Male Bullfinch

Male Bullfinch

Bullfinch in the snow

Poor old Bullfinch freezing cold in the snow… We’ve had a lot of birds coming up to the back of the house during the cold weather. A striking bit of colour in the frost!

Bullfinch facts

  1. The name ‘bullfinch’ comes from the bird’s front heavy, bull-headed appearance.
  2. Bullfinches were once popular cage birds. They can be taught to imitate a special bird flute or whistle.
  3. The short, stubby beak is specially adapted for feeding on buds.
  4. They are particularly enthusiastic eaters of the buds of certain fruit trees. Conference, Dr Jules and Williams pears are particularly popular, along with Morello cherries.
  5. Due to their bud-eating habits, many thousands used to be legally trapped and killed each year in English orchards.
  6. Research has shown that a commercial fruit tree can lose up to half its buds without the harvest being affected – so the culling may well have been unnecessary.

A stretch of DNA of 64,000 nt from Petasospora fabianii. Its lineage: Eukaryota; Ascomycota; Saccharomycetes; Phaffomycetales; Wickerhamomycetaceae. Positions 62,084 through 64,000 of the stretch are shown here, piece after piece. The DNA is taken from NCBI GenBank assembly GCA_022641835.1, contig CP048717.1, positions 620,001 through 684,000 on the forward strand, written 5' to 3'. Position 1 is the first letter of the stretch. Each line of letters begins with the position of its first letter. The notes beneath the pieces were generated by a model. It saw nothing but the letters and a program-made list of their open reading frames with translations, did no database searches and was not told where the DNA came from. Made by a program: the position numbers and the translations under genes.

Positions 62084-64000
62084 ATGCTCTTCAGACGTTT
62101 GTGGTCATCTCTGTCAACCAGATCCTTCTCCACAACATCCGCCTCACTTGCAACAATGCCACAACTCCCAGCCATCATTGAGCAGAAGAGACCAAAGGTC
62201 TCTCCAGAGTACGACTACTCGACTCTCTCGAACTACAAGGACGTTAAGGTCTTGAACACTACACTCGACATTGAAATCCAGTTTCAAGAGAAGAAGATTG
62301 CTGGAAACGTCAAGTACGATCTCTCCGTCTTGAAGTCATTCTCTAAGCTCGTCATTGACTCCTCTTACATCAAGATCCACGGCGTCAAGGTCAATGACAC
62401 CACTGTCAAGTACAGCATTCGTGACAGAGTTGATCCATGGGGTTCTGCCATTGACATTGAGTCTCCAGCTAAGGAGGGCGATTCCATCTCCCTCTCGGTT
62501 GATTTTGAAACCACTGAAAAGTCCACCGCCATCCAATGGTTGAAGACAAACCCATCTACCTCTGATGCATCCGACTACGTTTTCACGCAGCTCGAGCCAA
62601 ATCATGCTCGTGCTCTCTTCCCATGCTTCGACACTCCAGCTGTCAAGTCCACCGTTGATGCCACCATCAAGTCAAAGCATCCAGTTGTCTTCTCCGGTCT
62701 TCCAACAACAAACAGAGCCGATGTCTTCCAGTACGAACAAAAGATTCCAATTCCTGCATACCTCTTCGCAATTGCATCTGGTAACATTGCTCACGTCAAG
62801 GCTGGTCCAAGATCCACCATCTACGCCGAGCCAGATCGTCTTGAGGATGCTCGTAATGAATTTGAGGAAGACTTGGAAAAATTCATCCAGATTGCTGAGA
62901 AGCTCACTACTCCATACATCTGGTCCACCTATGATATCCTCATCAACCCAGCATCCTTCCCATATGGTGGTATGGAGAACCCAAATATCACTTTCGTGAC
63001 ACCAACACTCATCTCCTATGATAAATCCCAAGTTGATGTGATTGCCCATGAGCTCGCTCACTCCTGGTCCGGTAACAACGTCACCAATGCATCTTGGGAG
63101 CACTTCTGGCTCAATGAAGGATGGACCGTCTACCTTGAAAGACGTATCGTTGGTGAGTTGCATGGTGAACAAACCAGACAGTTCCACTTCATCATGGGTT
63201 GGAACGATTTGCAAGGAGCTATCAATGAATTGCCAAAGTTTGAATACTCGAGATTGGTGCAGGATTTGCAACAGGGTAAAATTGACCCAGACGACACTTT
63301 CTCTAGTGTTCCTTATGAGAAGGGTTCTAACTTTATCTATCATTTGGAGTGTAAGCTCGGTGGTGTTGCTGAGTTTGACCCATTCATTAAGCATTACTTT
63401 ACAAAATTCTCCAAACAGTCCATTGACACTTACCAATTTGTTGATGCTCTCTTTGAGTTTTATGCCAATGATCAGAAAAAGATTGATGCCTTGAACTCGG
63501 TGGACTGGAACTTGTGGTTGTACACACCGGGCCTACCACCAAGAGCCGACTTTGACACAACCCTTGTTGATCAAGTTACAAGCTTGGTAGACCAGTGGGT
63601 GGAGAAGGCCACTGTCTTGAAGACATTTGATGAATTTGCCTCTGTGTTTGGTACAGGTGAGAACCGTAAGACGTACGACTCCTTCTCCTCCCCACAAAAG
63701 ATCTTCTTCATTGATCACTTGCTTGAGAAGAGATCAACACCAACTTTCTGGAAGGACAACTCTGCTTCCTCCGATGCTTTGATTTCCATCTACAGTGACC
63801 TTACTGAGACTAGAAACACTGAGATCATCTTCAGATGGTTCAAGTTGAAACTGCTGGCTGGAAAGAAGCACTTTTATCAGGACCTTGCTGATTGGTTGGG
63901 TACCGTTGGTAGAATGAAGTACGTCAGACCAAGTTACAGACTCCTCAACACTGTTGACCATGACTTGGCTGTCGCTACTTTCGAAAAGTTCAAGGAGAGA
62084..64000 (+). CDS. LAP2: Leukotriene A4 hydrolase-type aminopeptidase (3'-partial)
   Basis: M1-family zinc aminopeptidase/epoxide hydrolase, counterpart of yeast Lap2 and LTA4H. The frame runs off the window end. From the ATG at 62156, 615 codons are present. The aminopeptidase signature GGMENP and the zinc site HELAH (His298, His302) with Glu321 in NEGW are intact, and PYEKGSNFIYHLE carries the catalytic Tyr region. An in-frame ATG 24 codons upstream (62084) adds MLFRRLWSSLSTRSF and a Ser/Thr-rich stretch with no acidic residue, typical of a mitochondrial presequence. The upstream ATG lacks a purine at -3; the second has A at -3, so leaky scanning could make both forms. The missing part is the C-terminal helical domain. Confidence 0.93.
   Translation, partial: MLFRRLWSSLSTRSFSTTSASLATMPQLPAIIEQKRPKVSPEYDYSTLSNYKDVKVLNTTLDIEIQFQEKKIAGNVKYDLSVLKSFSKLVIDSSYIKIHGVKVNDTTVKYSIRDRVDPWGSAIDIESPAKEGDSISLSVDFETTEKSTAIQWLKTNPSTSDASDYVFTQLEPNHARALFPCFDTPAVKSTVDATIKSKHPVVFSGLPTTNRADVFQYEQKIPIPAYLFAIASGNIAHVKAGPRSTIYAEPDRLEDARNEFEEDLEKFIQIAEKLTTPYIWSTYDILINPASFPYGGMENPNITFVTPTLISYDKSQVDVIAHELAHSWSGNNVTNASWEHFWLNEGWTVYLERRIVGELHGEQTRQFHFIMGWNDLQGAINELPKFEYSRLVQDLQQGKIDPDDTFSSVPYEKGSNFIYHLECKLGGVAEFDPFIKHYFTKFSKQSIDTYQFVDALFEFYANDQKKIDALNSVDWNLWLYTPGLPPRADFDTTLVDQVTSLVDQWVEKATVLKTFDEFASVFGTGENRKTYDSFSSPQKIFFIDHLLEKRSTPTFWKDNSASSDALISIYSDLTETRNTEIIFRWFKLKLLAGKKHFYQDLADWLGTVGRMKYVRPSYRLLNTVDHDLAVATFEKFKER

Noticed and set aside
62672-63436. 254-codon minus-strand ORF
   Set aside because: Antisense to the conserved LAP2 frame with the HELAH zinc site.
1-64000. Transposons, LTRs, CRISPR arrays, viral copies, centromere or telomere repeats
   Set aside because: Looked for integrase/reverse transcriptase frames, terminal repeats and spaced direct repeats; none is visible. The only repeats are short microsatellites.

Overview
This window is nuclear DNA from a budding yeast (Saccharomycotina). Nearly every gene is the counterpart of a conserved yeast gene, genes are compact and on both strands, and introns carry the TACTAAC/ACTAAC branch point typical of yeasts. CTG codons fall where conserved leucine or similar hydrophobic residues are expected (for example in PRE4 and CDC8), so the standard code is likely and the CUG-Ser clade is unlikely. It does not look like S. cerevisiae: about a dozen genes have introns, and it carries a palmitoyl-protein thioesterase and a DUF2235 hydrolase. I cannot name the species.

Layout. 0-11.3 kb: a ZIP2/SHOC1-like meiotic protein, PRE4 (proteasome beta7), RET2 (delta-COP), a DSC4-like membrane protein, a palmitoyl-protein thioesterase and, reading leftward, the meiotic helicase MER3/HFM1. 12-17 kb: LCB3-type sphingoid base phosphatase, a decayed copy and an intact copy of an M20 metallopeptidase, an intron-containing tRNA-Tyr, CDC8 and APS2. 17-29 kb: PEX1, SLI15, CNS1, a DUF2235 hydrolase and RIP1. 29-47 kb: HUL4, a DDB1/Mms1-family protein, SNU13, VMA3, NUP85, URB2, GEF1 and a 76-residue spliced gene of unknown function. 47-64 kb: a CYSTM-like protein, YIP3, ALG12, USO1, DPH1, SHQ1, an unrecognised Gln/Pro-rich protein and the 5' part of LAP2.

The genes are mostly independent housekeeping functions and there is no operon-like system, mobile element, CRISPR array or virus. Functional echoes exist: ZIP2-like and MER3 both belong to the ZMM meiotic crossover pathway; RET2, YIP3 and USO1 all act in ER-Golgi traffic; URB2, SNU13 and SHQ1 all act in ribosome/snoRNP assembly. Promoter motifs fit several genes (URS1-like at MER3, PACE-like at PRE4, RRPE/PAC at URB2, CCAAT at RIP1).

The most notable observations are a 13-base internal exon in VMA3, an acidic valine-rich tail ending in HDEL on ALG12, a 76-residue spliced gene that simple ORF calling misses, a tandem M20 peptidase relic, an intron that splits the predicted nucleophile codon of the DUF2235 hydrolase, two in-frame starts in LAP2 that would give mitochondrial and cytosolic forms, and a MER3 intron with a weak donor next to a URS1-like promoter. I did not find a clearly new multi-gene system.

7. British birds are highly sedentary, seldom moving more than a few kilometres during their lives. In contrast, northern populations are migratory, occasionally reaching Britain during the winter.
  8. Bullfinches form strong, lasting pair bonds and it’s usual to see birds in pairs throughout the year.
  9. Females usually show dominance over the males – is the cock bullfinch the original hen-pecked male?
  10. Nests have a double construction, with the twiggy base supporting a cup of interwoven fine grass and dried rootlets.
  11. Most pairs will attempt to raise two broods a year; some manage three.
  12. The bullfinch is one of our shyest garden birds, which may explain its reluctance to visit feeders.

Source of my facts:


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